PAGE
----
Geochemical Modeling of Lead in Vadose Zone

by K. V. Nedunuri,
R. S. Govindaraju,
A. P. Schwab,
L. E. Erickson,

Document Type: Proceeding Paper

Part of: North American Water and Environment Congress & Destructive Water


In recent years, researchers have used multicomponent reactive transport models to study the mobility of potentially toxic heavy metals in the subsurface. In this study, such a mathematical model for understanding the fate of lead in unsaturated soils is developed. The entire model comprises of water flow, lead transport and geochemical reactions. Local equilibrium assumption (LEA) is used to separate the geochemical reactions from the transport equations. Experimental evidence indicates that lead in the soil solution, reacts with phosphate minerals in the soil, resulting in the formation of stable pyromorphites. Computer simulations are carried out to study the influence of these phosphate minerals in immobilizing lead in unsaturated soils. Various geochemical mechanisms, involved in the formation of pyromorphites, are discussed. The study reveals the importance of utilizing phosphate minerals in remediating lead contaminated soils.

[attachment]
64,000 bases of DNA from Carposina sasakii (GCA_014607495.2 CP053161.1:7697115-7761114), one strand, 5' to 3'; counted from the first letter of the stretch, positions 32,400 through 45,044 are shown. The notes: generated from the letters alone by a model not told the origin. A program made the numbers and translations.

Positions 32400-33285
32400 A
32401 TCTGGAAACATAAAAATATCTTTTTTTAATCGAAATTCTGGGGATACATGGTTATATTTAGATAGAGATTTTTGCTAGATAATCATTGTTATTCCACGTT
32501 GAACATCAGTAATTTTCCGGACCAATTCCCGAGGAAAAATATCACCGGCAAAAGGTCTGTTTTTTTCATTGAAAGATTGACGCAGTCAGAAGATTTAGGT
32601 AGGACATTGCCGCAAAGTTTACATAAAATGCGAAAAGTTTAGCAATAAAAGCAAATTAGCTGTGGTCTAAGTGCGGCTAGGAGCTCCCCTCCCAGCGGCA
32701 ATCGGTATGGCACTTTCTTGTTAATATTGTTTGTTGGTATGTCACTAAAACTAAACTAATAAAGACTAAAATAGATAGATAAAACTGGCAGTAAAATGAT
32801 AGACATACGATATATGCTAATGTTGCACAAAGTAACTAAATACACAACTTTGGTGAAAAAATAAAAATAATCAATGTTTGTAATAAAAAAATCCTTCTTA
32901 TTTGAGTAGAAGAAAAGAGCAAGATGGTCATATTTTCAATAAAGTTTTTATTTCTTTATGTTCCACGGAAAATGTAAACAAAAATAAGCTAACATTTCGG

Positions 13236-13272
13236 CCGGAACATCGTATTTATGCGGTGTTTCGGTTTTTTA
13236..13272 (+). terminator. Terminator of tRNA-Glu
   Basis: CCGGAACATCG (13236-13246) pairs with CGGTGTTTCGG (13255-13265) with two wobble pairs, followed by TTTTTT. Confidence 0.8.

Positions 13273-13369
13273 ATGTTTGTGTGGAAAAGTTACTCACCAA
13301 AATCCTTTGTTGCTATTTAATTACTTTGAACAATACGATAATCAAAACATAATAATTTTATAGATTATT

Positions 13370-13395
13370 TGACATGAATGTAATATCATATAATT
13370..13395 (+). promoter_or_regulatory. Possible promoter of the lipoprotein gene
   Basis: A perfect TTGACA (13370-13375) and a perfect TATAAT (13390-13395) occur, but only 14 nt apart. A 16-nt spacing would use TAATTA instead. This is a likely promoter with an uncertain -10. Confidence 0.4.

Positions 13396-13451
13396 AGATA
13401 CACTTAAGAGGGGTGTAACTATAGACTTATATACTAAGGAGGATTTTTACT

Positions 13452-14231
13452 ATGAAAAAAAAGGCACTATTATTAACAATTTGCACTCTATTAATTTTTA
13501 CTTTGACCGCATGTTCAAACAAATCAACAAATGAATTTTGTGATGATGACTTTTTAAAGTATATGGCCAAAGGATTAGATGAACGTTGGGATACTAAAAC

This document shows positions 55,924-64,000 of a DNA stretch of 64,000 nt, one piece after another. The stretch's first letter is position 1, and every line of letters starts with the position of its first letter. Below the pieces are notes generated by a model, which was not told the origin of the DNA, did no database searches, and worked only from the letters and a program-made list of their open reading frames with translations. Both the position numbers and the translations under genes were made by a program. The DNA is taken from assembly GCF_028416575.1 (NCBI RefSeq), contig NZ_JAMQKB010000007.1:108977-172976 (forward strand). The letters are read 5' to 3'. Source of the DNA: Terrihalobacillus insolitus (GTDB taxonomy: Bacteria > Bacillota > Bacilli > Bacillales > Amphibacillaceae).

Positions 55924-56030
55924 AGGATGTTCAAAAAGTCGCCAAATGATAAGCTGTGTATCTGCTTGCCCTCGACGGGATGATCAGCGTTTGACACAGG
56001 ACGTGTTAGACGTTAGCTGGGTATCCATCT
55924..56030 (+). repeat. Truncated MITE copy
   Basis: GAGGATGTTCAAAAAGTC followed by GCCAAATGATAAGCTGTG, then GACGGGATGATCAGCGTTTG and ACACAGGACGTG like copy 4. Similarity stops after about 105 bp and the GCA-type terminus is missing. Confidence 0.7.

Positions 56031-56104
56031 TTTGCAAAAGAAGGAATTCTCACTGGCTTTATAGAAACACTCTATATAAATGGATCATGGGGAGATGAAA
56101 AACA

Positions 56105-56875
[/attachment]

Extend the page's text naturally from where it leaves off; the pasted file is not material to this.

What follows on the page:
Subject Headings: Soil pollution | Lead (chemical) | Mathematical models | Groundwater pollution | Phosphate | Minerals | Vadose zone

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